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  8. It is much easier for me to be with people in various settings now that we’ve been here a couple of years, and people know me at least a little most of the places I go. Hardest for me is being a complete “unknown”, and trying to reveal who I am, IF anyone cares to know.

    My favorite unexpected encounter was while standing in the food line at a Christmas pot-luck almost two years ago, talking with a pleasant woman about my age. She revealed that her name is Angela, and when I said mine was Barbara, she looked a bit closer and said “Barbara what?” Then I looked at her a bit closer and said “Omigod, you’re ANGELA!” I’d been trying for months to find this friend from our 1980s Winona stint.

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  9. About 20 years ago I was in Palm Springs with a client and we were at the Arizona Desert Museum. In the middle of nowhere. As we were talking, one of the docents came up to me and she said “Are you Joe Bill Carter’s daughter?” Turns out that she was the mother of my best friend when I was five. In St Louis. Unbelievable.

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    1. When I was growing up in Robbinsdale, families were dynasties in a way they aren’t anymore. It was kind of a closed society. Several generations would have lived in the same neighborhood and the family names were known to all. It was strange sometimes, long after I had gone to college and resettled elsewhere, that when I would return to visit my parents I would sometimes see some young person I had never met and immediately knew the family to which they belonged.

      Liked by 2 people

  10. I posted a comment which seems to have vanished into nothingness, but when I try to post it now, I get a “duplicate comment” message. I’ll paste it in again, sorry if this ends up getting posted twice.

    My tax volunteer gig puts me in touch with many interesting and quite likable people. Quite a few speak English as a second language, or don’t speak English at all. The language barrier makes communication awkward sometimes.

    When I started my first day volunteering, I met the site manager, Tom (that may or may not be his real name, but let’s call him Tom). Expecting that there would be Spanish speakers, I told him I didn’t speak any Spanish, and asked if there would be someone there I could ask for translation help. His response was a couple of paragraphs of fluent Spanish, spoken with a very creditable accent, sounding surprising coming from a white guy with a Scandinavian surname. (I later found out he teaches Spanish at one of the community colleges here in town.) I said, “I’m afraid I didn’t understand a word of that, but I guess it answers my question.”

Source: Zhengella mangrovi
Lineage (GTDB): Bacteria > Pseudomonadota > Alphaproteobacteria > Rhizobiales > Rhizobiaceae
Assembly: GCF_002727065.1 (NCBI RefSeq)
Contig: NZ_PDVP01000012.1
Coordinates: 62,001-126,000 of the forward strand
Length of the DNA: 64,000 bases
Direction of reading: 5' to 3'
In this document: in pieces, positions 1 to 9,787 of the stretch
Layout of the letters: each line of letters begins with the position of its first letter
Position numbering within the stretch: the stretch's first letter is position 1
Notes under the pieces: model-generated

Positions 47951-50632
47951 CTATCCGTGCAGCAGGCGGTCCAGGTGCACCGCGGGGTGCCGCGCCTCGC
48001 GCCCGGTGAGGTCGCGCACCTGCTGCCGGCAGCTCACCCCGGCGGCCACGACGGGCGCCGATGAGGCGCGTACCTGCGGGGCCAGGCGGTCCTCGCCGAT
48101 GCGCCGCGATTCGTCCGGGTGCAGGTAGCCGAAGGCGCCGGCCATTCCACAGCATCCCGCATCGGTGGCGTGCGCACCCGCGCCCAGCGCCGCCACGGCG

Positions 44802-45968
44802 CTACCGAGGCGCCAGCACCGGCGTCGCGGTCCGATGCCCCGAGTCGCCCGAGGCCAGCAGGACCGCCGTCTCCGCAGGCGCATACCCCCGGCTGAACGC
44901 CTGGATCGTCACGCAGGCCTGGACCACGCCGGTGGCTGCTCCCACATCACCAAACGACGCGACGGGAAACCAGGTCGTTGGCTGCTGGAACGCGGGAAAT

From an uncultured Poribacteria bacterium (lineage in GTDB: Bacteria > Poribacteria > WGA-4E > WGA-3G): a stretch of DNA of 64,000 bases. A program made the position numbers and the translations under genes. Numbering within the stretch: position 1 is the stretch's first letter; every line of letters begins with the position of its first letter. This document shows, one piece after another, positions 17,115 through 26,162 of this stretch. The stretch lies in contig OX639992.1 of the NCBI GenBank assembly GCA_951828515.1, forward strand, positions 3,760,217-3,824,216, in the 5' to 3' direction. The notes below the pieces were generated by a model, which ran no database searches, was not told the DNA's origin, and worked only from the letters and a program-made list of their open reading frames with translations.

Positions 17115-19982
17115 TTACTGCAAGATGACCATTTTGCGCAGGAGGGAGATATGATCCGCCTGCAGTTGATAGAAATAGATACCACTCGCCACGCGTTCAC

I remember preparing a tax return for a Latino man with limited English, and when I tried to ask a couple of questions pertaining to the return, he would nod and say yes, but I wasn’t convinced he really understood the questions I was asking, so I fetched Tom and asked again. It was a good thing, because some of the things he had said “yes” to got a “no” answer when the question was translated. I followed the advice they give you about speaking with someone through a translator, which is to look at and address the person you’re talking to, not the translator.

    When the man was leaving, he stopped in the doorway of the office where I was working, smiled a little shyly, and said “I’m sorry I don’t speak English.” I said something like “oh no, that’s no problem.” But what I wished I had said – if I’d been quicker to think of a response – was “Lo siento no habla Espanol.”

    I should really try to learn some Spanish. But I’m terrible with languages.

    Liked by 3 people

    1. I’m teaching myself Italian using an app called Duolingo. I’m up to about a hundred and fifty words that I feel really comfortable with. Unfortunately I don’t know if there’s going to be much call for saying “I eat the apple” in Italian

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    2. In 1995 when I was diagnosed with endometrial cancer, I was given a date for surgery six weeks hence. I suppose anyone diagnosed with cancer is anxious and wants immediate action; I was no exception. But, since it was out of my hands, I decided to be as proactive as I could.

      One of the things that I did was visit a locally renowned doctor of Chinese medicine. He was old, I’m guessing in his 80s or 90s, and he was in a Chinese grocery store on Nicollet Ave in Mpls., just north of 26th St. I was introduced to the old man by his son, who spoke English, and he relayed to the old man, who spoke no English, why I was there to see him. He was told of my diagnosis and that I wanted his opinion on anything that I could do to be in as good shape a possible for the pending operation. Of course I had to take all this on faith since I understood none of the Chinese exchanges between father and son.

      I spent about 45 minutes with the old man. He took my pulses. Yes, several of them. He determined that I had a strong one kind of energy, and very weak other kind of energy. He then prescribed a combination of multiple herb to be brewed as tea and imbibed several times a day. At that point I knew this was going to cost money, so I asked the son how I could be sure his dad had understood what my problem was. He handed the old man a Chinese/English dictionary and left the two of us to sort it out. The old man quickly found the Chinese word for uterus, and then cancer and handed the dictionary back to me so I could see that he understood what my concern was.

      The concoction he prescribed, and which his son diligently weighed out for me from an impressive array of glass jars in the store, was awful. It tasted horrible, but I was determined to save my life, so I drank that stuff twice a day for six weeks. To this day I have no idea whether it saved my life or was just a waste of money. For the duration it kept my mind off the fact that my life might be in peril and kept me focused on the fact that I could do something about it. I still have that special teapot that was needed for the concoction if anyone needs it

      Liked by 1 person